Can Autogas fuel the drive against pollution?

In the UK the automotive industry’s 2009 scrappage scheme – backed by £300 million from the Government – persuaded thousands to upgrade to newer cars, improving the environmental performance and incidentally also boosting the beleaguered automotive industry. Around 400,000 vehicles were ordered through this scheme before it was, itself, scrapped in 2010.

Now the industry is advocating a new vehicle “scrappage” scheme aimed at combating pollution in London and the wider UK. According to this owners of older “gross polluters” should to receive financial incentives replace older, more polluting cars with newer, cleaner-fuelled models. It echoes a plea from Boris Johnson, who last year said owners of polluting cars should be given up to £2,000 to scrap them. The idea behind this is that each year the engines powering new cars become “cleaner”, to meet ever more stringent EU regulations.

Under its blueprint launched this week, UKLPG (the representative of the LPG industry in the UK) says that in addition to a new scrappage scheme, local authorities should receive more governmental support to help them convert their fleets to less polluting fuels. According to the LPG industry, its measures would not only improve air quality in London and the UK but avoid further EU fines for air pollution violations.

Autogas Limited — which naturally wants to sell more of its fuel — says an average LPG-fuelled vehicle emits between 10 and 14 per cent less CO2 emissions than an equivalent petrol-driven one. NOx and particulate emissions — a “specialty” of diesel vehicles — are also considerably lower with Autogas. Recent lab results indicate that dedicated engine development is very likely to increase the advantage of Autogas over the conventional fuels.

A driver covering 12,000 miles per year using Autogas would save more than 1.5 tonnes of CO2 in two years. Despite these benefits, the industry says fuels such as LPG are too often overlooked by policymakers and consumers and it wants that to change. The launch of the blueprint is timely; it follows reports that Oxford Street breached EU environmental legal limits for 2015, in just four days at the start of the year. The major culprit here being public transport vehicles. In 2014 the UK faced a fine of £300 million from the EU for failing to meet air pollution targets. The outlook for 2015 is not any better.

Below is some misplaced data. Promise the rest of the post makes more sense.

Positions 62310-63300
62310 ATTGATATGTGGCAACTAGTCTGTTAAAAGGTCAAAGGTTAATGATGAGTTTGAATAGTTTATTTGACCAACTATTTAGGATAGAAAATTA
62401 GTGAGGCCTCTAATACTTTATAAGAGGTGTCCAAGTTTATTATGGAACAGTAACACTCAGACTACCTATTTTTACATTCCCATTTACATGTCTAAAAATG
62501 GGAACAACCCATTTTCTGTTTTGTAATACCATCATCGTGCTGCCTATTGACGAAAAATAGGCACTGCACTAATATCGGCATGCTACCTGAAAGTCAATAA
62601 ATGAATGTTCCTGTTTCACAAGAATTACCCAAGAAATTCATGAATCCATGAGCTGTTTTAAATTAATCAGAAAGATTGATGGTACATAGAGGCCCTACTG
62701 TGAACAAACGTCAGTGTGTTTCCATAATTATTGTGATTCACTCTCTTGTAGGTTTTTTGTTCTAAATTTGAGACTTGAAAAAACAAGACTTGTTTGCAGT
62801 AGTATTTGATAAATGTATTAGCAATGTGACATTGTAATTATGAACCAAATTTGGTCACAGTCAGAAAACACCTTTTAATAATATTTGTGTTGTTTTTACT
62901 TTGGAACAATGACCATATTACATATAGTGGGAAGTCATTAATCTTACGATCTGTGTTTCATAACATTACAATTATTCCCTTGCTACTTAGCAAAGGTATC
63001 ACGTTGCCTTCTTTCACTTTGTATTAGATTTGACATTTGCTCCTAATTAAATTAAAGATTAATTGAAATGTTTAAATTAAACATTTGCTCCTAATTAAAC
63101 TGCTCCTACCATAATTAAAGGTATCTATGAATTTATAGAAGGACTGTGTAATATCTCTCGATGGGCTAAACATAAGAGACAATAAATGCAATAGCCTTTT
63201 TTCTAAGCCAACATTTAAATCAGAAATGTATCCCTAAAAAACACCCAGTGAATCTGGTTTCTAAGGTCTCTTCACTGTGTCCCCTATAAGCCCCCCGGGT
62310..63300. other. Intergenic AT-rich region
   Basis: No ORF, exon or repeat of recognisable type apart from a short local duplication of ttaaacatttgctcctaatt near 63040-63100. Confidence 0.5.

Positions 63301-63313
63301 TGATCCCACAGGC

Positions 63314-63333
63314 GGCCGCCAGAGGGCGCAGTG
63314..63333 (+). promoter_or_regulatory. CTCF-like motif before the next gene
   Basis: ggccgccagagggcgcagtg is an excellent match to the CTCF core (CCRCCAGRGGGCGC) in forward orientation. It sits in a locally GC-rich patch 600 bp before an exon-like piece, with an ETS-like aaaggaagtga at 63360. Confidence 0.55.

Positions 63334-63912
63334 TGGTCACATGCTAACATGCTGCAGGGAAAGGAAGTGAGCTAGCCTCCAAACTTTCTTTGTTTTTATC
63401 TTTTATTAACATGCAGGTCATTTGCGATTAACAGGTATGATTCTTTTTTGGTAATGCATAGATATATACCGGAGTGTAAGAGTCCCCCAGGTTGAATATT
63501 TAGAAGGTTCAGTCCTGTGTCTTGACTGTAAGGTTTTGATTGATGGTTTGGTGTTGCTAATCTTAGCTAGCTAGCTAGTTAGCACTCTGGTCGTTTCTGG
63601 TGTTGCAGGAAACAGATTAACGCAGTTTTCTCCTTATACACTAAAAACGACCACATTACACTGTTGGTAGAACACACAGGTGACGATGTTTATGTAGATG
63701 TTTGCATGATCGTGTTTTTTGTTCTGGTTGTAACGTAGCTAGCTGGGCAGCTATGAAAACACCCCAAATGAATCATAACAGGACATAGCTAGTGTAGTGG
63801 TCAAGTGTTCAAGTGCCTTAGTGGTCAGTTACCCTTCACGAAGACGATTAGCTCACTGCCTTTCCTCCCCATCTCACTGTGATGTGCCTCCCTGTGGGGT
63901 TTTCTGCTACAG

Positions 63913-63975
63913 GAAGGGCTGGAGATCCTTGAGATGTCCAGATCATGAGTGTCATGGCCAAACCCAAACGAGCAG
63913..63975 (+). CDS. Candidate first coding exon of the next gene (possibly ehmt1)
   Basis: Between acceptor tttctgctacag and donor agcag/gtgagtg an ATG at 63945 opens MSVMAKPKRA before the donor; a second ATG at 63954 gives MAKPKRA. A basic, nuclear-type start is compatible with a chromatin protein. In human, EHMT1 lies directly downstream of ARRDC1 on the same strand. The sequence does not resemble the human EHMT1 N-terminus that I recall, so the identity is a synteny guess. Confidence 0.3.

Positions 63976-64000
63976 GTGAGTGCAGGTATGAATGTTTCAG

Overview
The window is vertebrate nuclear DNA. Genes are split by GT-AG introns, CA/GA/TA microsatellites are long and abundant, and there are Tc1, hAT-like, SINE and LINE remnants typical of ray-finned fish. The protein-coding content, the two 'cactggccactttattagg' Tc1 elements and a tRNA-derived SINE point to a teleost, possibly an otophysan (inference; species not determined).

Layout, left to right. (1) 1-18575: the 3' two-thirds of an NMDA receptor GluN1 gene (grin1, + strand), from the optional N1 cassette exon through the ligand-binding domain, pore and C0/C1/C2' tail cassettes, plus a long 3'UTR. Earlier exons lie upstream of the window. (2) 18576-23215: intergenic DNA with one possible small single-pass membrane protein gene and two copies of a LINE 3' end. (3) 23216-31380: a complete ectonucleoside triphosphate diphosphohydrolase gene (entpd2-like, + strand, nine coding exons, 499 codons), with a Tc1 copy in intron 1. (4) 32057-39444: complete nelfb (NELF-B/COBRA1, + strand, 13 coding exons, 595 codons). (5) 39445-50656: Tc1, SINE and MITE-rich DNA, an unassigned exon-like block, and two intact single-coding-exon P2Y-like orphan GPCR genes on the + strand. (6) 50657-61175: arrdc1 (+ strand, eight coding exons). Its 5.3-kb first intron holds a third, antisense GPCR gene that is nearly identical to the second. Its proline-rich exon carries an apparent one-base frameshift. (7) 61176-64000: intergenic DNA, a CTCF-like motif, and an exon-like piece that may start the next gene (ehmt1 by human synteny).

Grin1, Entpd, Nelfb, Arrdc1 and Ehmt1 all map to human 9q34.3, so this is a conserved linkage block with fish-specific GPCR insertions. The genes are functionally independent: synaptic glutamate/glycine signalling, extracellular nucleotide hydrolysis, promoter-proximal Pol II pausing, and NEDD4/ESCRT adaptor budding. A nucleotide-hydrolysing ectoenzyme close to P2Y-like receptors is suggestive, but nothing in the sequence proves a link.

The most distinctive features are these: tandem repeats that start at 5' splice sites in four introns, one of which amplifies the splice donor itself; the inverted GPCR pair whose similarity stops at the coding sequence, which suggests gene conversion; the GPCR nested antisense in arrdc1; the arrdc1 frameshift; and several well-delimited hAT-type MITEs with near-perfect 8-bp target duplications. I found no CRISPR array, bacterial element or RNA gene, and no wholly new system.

Could LPG have a brighter future? It’s too early to say; the industry is still gauging the effects of the Chancellor’s announcement last year of a 10-year tax trajectory supporting low prices for gaseous fuels including LPG, which could save drivers hundreds of pounds a year.

Although not available at every station, there are 65 LPG refilling sites in London alone and around 1,400 in the UK. Conversions are performed in roughly 8,500 garages throughout the country.

It’s been an interesting week for London’s air quality. Islington slapped a stiff £96 annual surcharge on residents’ parking permits for diesel-engined cars. It’s been welcomed by environmentalists but not the motor industry, which says it ignores huge gains in engine technology that make modern diesels so much cleaner. It’s interesting to note that Claudia Webbe, Islington council’s executive member for environment and transport, is backing the surcharge, calling on the London mayor to “do his share” by “replacing high-polluting buses and tackling polluting lorries that travel through our streets”.

Good point — why not lead the way by converting public transport to Autogas? Many large cities in Asia (Tokyo, Seoul, Hong Kong and others) alleviate their pollution problem by running taxis almost exclusively on LPG. Factory fitted Autogas versions of models common to showrooms around the world are already available in the respective home markets of the manufacturers.